Fight over warehouses is about quality of life
The battle over land in Harford County is not merely about saving trees, though it has all the markings of a classic conflict between developers and conservationists often seen in Maryland. The battle this time is about more than that. It’s about what we expect as modern consumers versus what we want as inhabitants of this coughing, wheezing planet.
As I listened this week to testimony before the Harford County Council regarding a proposed six-month moratorium on warehouse construction, it struck me that the tension is between two aspects of modern life — our desire to be green and our desire to have everything, from digital devices to frying pans, delivered to our door. On one side, there are thoughtful and earnest county residents fighting to save woods and wetlands from developers; on the other, it’s the e-commerce juggernaut, with a global supply chain that includes massive warehouses and distribution centers.
Harford County, along Interstate 95, already has a lot of warehouse/distribution space, and the county executive’s office says more than 2.8 million square feet of it is unused and leasable. On top of that, developers are proposing five more warehouses of 5.2 million square feet on Perryman Peninsula, four new warehouses of 2 million square feet at Abingdon Woods, and a complex of three warehouses of 729,500 square feet in Aberdeen.
Bob Cassilly, the county executive, wants to see a six-month moratorium on new warehouse construction because, he says, Harford is approaching a crossroads. Without a pause to think about all this, Cassilly told the county council that Harford
“will be known as the warehouse county.”
Cassilly said the council that approved the relevant zoning regulations 40 years ago could not have envisioned the world of e-commerce, mega warehouses and consumer demand for nextday delivery. Added County Attorney Jefferson Blomquist: “The state of business in 1982 bears no resemblance to the state of business in 2023.”
Harford’s population in 1982 was 149,551. The latest census, from July 2021, put the population at 262,977. So that’s at least 113,000 more people living — and flushing toilets — on what had been farmland and forest, near tributaries of the Chesapeake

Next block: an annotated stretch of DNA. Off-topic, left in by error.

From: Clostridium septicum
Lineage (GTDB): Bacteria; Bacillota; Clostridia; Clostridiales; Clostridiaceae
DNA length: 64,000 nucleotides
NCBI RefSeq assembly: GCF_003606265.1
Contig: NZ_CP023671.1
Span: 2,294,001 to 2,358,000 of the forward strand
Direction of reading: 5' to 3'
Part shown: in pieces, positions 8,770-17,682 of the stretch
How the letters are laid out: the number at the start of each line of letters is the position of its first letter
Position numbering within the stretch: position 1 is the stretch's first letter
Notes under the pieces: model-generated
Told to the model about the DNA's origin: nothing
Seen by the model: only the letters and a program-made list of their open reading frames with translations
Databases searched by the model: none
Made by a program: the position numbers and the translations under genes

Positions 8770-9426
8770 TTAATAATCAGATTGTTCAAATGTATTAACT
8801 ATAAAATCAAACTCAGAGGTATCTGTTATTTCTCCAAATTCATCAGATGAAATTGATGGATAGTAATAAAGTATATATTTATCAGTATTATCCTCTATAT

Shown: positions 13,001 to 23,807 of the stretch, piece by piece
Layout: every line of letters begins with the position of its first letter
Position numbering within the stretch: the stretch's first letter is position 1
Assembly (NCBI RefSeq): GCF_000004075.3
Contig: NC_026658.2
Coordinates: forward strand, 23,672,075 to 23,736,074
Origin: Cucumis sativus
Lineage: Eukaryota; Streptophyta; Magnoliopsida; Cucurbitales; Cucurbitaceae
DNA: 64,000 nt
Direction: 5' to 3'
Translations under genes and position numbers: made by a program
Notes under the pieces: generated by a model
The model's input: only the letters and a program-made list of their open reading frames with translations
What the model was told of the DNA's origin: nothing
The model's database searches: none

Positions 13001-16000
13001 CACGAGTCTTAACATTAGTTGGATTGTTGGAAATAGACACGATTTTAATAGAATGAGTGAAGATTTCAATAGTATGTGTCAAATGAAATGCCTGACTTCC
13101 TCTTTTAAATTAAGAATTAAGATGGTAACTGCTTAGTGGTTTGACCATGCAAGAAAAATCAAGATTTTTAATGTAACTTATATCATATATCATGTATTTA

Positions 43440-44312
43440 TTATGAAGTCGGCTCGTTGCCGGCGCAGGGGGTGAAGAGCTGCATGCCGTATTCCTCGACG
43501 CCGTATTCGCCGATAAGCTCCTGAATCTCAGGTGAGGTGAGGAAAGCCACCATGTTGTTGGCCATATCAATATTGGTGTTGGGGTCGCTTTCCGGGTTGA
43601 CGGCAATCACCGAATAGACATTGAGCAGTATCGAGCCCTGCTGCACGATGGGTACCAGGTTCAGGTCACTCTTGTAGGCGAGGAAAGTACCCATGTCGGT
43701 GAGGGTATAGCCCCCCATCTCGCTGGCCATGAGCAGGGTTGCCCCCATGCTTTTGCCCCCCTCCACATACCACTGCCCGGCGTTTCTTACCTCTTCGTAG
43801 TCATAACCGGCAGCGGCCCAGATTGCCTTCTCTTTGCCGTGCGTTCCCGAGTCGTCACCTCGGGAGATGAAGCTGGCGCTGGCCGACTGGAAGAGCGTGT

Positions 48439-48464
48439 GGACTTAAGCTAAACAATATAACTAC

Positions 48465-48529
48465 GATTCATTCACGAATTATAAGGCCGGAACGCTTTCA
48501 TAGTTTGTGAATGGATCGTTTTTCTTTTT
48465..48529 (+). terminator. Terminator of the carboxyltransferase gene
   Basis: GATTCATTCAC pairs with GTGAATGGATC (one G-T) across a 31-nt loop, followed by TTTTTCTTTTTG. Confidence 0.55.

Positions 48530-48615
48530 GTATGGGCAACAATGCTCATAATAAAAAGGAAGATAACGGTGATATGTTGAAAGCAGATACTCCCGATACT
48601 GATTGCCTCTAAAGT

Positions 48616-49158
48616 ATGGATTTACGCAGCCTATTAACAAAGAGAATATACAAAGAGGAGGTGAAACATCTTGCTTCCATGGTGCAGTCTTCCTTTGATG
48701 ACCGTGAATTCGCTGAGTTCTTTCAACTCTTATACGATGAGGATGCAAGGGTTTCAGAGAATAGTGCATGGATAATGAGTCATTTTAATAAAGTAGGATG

Bay and the bay itself. Add to that all the commercial development that has taken place (shopping centers, office parks, manufacturing plants, self-storage facilities, gas stations and warehouses), and it’s no wonder that Harford countians have started to rebel.
“I moved here 20 years ago, and I didn’t move here for the warehouses,” said Cindy Mehr, one of more than 50 people who lined up Tuesday to testify at the council hearing. “I moved here because I was attracted to the laid-back, rural, small town appeal of the area.”
And since then, Mehr and several other supporters of Cassilly’s moratorium said, trees have been disappearing and truck traffic has increased, bringing with it noise and air pollution. Massive warehouses will bring even more, along with the further degradation of waterways leading to the bay.
Those are all quality-of-life issues, and they push against our general expectations as
21st century consumers. We’ve become customers of the global supply chain — even more so since the pandemic — and now fully expect it to deliver the world to our door. That’s also a quality-of-life issue.
Indeed, our reliance on online shopping has come with an environmental cost — more cardboard boxes and other packaging (to recycle, maybe or maybe not), the collapse of traditional retail, empty stores and parking lots, and the loss of green space for mega warehouses.
Plus, says Cassilly, the employment picture in those warehouses is not great; they don’t create all that many jobs, and pay is on the low end. Harford County, he says, should be trying to attract businesses that pay higher wages for skilled or highly educated workers.
Opponents, led by Councilman Aaron Penman, believe Cassilly’s moratorium would deliver a strong anti-business message from Bel Air. Penman went further, saying the moratorium would violate the rights of property owners and be unfair to companies that have already won permits for warehouse construction. He called the proposed moratorium and the costly litigation it could spawn a “recipe for economic disaster.”
Other opponents of the moratorium took exception to Cassilly’s comments about warehouse work, saying some graduates of
Harford’s public schools need “box stacker” jobs.
Aside from Penman’s legal arguments — that the county’s zoning allows for the warehouses and that the moratorium would “changes the rules in the middle of the game” — the opposition sounded like a throwback to the old world, the one before e-commerce changed the nature and scope of industrial development, the one before climate change.
And so it was good to hear, among those who oppose cutting more trees to build giant warehouses, 20-year-old Emma
Peller. Sporting a blue “Protect Perryman Peninsula” cap, she asked her elders on the council to consider an issue much larger than zoning codes. “I’ve grown up in a world forever damaged by climate change,” Peller said. “It’s an existential threat that looms over my entire generation. The Harford County that I grew up in looks pretty different from the Harford County you grew up in. I’m afraid to think about what the world will be like when my future children grow up, if we do not take action today.”
Six months to think about the future of Harford County, and that of our coughing, wheezing planet, should not be too much to ask.